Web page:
HARRISON, Maine — Lisa Graham realized early on that the coronavirus would upend how she and her husband Shaun planned to run their small brewery in rural Maine and survive.
She took to the internet first to research the virus when it hit Maine in March, and then to look into ways to keep serving customers safely. She searched Amazon and found geodomes, clear plastic bubbles stretched over frames in which people can sit.
She held off buying them for a few weeks but resumed her search when prices tripled as other businesses throughout the country warmed to the same idea. She ended up buying five geodomes from a brewer in upstate New York that had domes from a canceled event. Fluvial is one of the few breweries in the area using the domes this winter, which contain heaters, she said.
“It’s been a ton of hard work,” Lisa Graham, who also is an occupational therapist, said of keeping the 17-month-old business afloat and all four of its employees on staff. “It’s about constantly thinking, revamping your business model to make things work and being creative.”
Pivoting quickly has been key to coping with the rapid changes of 2020, she said, including the ever-changing restrictions that have come with the pandemic.
Fluvial is in Harrison, a southwestern Cumberland County town of 2,730 nestled among Naples and Bridgton on Long Lake. The brewery is about 3 miles away from the downtown on a rural road overlooking the hills of nearby Oxford County.
The Grahams, who declined to disclose revenues, are not alone among craft brewers scrambling to survive. The industry has become one of Maine’s largest over the past five years, contributing $656 million to the state’s economy in 2019, according to the Brewers Association, a national industry group.
But virus restrictions have dampened business since March. The pandemic has taken a toll on craft brewers, including severely decreasing taproom business and sales to bars and restaurants, according to a survey this spring by the Maine Brewers’ Guild answered by about one-third of its 152 licensed members. Most respondents said sales were down 50 percent or more and two-thirds have had to lay off or furlough workers.
The Grahams said it was “devastating” when Gov. Janet Mills in March ordered nonessential businesses in Maine to shut. Taprooms like Fluvial could still offer curbside pickup or deliver to homes to offset losses. The Grahams rushed to set up a website within 24 hours to handle the e-commerce sales, Lisa Graham said. As state restrictions loosened, they were able to seat people outside. The Grahams already had six fire pits surrounded by chairs and later added the domes.
“Our motto is ‘bring your bubble to our bubble,'” Lisa Graham said.
Florence Williams, a first-time visitor to both Harrison and the brewery, said it also was the first time she has been out to a brewery since the pandemic started.
“It’s so festive rather than being stuck at home for so long,” Williams said. “The view is fantastic.” She heard about the brewery and the geodomes from a coworker who is related to the Grahams.
In January, Fluvial linked to the path on its 40 acres to the local Harrison Friendly Riders Snowmobiles Club trail, which runs from Harrison to Casco, giving the brewery more potential customers and snowmobilers access to a place to rest and refresh.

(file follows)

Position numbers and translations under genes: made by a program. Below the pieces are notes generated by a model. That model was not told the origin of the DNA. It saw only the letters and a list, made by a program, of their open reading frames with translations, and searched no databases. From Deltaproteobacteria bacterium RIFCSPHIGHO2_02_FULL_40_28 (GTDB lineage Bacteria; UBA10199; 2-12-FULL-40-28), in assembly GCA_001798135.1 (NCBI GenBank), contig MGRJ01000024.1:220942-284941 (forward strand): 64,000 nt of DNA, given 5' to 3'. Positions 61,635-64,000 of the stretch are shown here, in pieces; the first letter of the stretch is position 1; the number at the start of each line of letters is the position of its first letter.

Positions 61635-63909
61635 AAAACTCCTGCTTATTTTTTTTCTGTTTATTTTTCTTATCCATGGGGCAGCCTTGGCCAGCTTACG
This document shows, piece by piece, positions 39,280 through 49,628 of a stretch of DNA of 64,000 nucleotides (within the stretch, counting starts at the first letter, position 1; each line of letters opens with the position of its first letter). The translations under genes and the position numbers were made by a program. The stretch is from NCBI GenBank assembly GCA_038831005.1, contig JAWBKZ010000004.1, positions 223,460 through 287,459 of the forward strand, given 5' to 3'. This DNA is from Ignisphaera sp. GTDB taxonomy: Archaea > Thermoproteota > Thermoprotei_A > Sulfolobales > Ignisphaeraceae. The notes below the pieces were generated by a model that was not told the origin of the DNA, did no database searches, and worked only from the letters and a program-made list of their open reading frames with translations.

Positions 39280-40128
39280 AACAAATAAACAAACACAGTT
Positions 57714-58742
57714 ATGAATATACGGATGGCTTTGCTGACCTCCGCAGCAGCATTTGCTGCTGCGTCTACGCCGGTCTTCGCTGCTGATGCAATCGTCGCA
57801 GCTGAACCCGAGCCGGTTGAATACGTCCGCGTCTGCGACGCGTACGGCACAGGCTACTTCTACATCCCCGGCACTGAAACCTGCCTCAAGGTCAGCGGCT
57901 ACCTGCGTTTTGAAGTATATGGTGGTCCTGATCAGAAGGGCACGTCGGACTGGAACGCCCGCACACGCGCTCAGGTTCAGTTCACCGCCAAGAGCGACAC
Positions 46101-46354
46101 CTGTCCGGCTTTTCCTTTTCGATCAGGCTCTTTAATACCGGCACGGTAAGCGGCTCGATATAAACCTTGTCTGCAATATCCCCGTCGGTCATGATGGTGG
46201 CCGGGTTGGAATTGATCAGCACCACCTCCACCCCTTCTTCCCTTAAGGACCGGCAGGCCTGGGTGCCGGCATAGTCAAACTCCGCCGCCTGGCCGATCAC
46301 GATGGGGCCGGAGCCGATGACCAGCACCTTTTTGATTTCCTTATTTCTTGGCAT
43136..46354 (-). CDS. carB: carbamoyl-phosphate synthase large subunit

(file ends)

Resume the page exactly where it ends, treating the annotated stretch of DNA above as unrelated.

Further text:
Aside from a forgivable loan from the federal Paycheck Protection Loan program to keep on staff and pay some overhead expenses during the pandemic, the business has been self-funded.
The Grahams, who met when they were whitewater rafting guides, built the brewery themselves. They chose the name “Fluvial” because it means “from a river.” They became interested in brewing when Shaun Graham, a veteran, got a homebrew kit as a Christmas gift. They opened the brewery in July 2019.
Many have questioned why they would locate on a rural road in a rural Maine town, Shaun Graham said, but the property overlooks the Oxford Hills and when the leaves turned in the fall, people flocked to the small brewery.
But in August, the young business faced another setback. It was burglarized, the front door damaged and unspecified items stolen.
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“I’m still angry about it to this day,” Shaun Graham said. “But I’m not going to let someone make me feel like a victim. We have to stay positive.”
Family and staff quickly made repairs and the brewery opened that day without missing a beat. Lisa Graham credits local community support with helping them to get back on their feet quickly.
“Multiple community members asked if there was anything they could do to help. Others offered condolences. And customers continued to come out,” she said.
One of those customers was Bob Monteiro, a regular customer from Harrison who said he was the first to reach the brewery from the snowmobile trail in January. He and his family come for the variety of small-batch beers brewed there.
The breakin is uncharacteristic for the area, he said from inside a geodome, “but when it happens, you feel even more violated.”
“It’s a weird thing to happen during a pandemic,” said Jan Monteiro, who also comes to the brewery regularly.
As the pandemic dragged on, Fluvial began serving light food this summer in order to compete with breweries in nearby Oxford County.
In May the governor postponed dine-in activities that originally were slated to reopen in June in three Maine counties, including Cumberland, although the three were allowed to continue serving outside.
Fluvial still isn’t allowing customers inside the taproom. But the brewer expects to expand production and sales for 2021. It plans to more than triple its current brewing capacity of about 125 barrels per year, which it delivers to residences and a handful of restaurants, and accelerate its plan to increase distribution.
“It’s been an activity of survival,” Shaun Graham said.